Your Facebook behavior predicts how good you are at tests

Dead indeed.
Dead indeed.
Image: Brett Jordan/Flickr, CC BY 2.0
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Good news, college students: A new study has found that stalking your friends and friends of your friends on Facebook will not, generally, hurt your grades. In fact, certain things such as sharing links and checking in with friends may actually improve your GPA. That being said, this much is clear: You still shouldn’t use Facebook while you’re studying.

Reynol Junco, an associate professor of education at Iowa State University, surveyed over 1,600 college students about their Facebook behavior and their grades. He found that not only is there no reason to believe Facebook hinders students’ grades, but it may actually be the opposite.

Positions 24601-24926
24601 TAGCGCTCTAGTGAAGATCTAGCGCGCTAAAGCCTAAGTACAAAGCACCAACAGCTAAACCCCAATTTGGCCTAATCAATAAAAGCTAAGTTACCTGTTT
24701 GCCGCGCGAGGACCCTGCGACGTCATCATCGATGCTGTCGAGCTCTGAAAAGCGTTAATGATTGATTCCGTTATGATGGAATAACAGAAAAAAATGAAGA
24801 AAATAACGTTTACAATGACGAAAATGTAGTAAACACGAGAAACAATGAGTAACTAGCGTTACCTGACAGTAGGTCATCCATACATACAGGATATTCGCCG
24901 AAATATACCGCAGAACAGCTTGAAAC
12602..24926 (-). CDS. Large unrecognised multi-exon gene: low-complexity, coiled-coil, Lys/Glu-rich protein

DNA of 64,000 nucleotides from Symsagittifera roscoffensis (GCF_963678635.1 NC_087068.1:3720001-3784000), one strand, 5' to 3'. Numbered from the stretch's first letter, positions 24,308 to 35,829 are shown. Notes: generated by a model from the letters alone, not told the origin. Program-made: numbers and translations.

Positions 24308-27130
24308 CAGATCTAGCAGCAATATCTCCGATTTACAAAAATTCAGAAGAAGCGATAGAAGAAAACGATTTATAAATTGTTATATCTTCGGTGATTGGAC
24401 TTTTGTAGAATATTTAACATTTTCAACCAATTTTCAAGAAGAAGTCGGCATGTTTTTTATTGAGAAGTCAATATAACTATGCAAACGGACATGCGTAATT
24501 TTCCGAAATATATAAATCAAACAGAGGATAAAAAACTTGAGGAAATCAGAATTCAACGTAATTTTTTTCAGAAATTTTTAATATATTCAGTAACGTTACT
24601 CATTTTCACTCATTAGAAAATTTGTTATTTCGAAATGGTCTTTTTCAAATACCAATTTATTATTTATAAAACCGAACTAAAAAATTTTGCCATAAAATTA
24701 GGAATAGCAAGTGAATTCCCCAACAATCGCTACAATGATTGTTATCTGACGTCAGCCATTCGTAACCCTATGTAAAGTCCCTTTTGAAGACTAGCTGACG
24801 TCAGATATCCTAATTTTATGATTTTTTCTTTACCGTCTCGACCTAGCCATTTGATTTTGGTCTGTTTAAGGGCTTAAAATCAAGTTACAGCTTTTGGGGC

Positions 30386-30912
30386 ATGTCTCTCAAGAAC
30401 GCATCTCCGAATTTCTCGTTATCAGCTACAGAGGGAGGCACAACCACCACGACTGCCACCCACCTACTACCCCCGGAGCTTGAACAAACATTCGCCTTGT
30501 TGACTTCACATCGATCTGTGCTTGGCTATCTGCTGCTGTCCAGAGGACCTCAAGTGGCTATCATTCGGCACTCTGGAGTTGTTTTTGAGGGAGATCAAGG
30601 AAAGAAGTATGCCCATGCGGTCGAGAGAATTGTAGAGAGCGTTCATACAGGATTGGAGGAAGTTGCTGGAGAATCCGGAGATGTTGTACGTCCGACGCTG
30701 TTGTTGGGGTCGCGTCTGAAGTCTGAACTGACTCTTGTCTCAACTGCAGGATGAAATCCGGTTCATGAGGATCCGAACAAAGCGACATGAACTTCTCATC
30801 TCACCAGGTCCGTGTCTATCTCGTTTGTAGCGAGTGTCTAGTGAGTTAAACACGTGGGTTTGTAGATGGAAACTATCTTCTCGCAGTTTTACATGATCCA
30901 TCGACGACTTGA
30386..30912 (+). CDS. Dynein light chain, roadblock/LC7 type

“Students use social media to make friends and create the support network they need,” he says. “If they’re committed to their social circles, then they’re also committed to their institution, and that’s a major part of academic success.”

The real problem, the study indicates, is not that students are using Facebook, but rather that younger students don’t know when or how much to use it—just like any other activity. (As most of us can recall from our own experiences of staying up until 3am and subsisting on caffeine jolts, college freshmen have no idea how to manage their time.)

Junco says that college students don’t really figure out how to regulate their lives effectively until senior year. That self-regulation, he says, also applies to how they use Facebook.

Moral of the story: It’s okay to use Facebook. Really, it’s more than okay; it’s encouraged. Just don’t do it when you’re supposed to be studying.